Tabletop Angel

Combine unfinished wood turnings, papier-mache, and paint -- and behold the delightful transformation to shabby-chic angel.

What You Need:

Tabletop Angel A rustic cherub creates a divine
table centerpiece or sideboard

  • 2 woodturnings, one each measuring about 4-1/2-inches x 9-1/4-inches and 3-3/4-inches x 5-1/2-inches
  • Wood glue
  • Hammer and nails; drill
  • 2 wood shapes for wings
  • Celluclay instant papier-mache
  • Waxed paper
  • Dust mask
  • Resealable plastic bag
  • Aluminum foil
  • Crafts glue
  • Spackle
  • Gesso
  • Paintbrush and foam brush
  • Weathered rust paint
  • Crackle medium
  • Acrylic paint: several shades of ivory and dusty rose
  • Water-base satin finish
  • 2 chandelier crystals, about 2-1/2-inches long
  • Fine-gauge copper wire


1. Use wood glue to glue the bottom of the small wood turning to the top of the large wood turning. Nail the turnings together; sink the nails. Drill small holes in the wood wing shapes to hang the crystals. To attach the wings, drill holes in the base of the shapes to accommodate nails. Nail the wings to opposite sides of the small wood turning.

2. Line the work area with waxed paper. For safety, wear a dust mask to avoid breathing papier-mache dust. Mix a quarter of the package of the instant papier-mache with water, following the manufacturer's instructions. Keep unused papier-mache mixture in a resealable plastic bag while you work, and refrigerate the mixture in the bag for future use.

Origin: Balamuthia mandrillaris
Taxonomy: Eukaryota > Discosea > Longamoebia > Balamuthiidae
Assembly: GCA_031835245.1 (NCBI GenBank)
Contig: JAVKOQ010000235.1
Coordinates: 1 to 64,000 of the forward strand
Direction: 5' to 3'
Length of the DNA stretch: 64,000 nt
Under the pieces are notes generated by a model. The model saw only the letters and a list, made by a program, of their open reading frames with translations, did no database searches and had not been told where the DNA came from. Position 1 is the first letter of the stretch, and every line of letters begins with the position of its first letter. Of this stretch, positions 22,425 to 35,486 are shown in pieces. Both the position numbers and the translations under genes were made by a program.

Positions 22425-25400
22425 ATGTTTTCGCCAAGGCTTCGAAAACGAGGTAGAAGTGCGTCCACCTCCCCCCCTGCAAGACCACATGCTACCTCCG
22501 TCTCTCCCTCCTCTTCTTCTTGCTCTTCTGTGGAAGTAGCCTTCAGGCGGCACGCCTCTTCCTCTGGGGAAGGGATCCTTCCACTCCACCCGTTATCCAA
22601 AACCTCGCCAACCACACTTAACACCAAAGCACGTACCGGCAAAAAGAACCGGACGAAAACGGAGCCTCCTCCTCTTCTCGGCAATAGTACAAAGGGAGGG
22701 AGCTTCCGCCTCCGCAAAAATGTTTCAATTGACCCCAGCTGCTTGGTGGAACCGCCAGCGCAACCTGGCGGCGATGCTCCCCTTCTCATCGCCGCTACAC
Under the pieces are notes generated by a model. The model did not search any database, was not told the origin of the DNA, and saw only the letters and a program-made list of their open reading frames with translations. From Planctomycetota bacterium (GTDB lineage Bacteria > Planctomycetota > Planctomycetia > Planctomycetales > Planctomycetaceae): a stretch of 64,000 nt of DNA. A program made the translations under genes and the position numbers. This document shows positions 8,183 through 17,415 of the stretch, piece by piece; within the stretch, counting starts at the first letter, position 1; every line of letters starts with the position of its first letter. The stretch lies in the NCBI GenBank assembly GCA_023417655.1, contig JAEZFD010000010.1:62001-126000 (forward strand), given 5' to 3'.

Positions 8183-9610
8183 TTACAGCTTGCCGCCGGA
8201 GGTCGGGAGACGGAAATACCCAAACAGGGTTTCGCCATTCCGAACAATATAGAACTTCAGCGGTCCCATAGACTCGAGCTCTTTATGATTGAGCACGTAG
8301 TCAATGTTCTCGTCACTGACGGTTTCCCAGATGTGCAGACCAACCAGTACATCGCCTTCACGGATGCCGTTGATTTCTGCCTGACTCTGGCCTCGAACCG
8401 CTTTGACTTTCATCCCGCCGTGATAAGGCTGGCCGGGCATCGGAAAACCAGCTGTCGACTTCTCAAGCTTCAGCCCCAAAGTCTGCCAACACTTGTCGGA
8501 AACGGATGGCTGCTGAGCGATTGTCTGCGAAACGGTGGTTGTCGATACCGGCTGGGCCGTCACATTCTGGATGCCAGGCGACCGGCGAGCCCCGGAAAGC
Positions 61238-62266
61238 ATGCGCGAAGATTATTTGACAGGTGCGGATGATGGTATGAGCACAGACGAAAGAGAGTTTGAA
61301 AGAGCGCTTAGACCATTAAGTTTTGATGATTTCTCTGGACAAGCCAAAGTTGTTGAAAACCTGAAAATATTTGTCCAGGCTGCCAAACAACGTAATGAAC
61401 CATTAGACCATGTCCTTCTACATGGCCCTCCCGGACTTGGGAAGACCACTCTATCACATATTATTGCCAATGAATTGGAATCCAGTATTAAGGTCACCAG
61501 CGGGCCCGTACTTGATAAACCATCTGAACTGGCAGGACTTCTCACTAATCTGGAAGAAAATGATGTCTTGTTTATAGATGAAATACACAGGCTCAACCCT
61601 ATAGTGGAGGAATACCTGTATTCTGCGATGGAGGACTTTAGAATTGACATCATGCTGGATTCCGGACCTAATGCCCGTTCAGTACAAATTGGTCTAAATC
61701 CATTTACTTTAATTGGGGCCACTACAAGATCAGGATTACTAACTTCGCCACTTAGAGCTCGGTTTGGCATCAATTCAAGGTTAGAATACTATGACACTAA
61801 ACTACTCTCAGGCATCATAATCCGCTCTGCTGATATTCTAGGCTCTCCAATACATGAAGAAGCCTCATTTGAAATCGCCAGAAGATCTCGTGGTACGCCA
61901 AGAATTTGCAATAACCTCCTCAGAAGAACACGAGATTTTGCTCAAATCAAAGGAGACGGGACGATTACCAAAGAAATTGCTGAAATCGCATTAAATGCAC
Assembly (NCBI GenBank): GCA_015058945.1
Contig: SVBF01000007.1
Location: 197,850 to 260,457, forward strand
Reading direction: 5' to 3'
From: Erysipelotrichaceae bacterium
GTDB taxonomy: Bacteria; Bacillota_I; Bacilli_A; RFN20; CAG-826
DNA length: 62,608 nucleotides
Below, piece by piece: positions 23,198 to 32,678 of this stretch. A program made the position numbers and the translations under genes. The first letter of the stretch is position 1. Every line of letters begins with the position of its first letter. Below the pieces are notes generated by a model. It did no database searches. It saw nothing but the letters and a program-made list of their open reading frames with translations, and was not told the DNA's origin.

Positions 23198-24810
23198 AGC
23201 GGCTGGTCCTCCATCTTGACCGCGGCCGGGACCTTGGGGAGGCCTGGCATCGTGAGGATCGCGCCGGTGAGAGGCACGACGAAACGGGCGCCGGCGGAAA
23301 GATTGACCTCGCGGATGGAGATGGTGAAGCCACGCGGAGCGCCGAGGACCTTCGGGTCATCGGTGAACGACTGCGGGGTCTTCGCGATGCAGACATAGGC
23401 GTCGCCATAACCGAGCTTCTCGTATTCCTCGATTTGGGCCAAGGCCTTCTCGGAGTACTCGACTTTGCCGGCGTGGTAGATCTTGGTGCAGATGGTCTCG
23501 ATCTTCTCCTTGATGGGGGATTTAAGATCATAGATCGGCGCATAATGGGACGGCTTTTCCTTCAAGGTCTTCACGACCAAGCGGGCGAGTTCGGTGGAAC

3. For the head, crumple a piece of aluminum foil into a 2-inch to 2-1/2-inch-diameter ball around the top of the small woodturning. Moisten your fingers with water and apply a thin, even coat of the papier-mache mixture to the ball. Allow the mixture to dry. Glue the head to the wood turning. Add more of the papier-mache mixture to build up the head. Pinch the mixture between your fingers for the nose at the center of the face. Use your fingertips to slightly indent oval areas for the eyes and mouth. Let the head dry completely. Drill a tiny hole in the back of the head for the halo.

4. Spackle and fill the nail holes. To create texture, use the paintbrush to apply a haphazard coat of gesso on the wood turnings. Apply a light coat of gesso to the wings and head. Let the gesso dry completely.

5. Paint all surfaces of the angel with the weathered rust paint. When the paint is completely dry, apply an even layer of crackle medium and let dry, following the manufacturer's instructions. Paint all crackle medium surfaces ivory, using the shades randomly. When the paint is dry, apply a coat of satin finish to all surfaces.

6. Use wire to attach the chandelier crystals to the predrilled holes in the wings. For the halo, shape the copper wire into a circle about 2-1/2 inches in diameter, wrapping the wire around about four times. Wrap the circles of wire together by twisting the wire around the circle. To attach the halo, cut an 8-inch length of wire. Secure the wire to the halo with the center of the wire at the center back of the halo and twist together the wire ends. Trim the wire to the desired length and glue the ends in the predrilled hole at the back of the head. Lightly blush the angel's cheeks with dusty rose paint.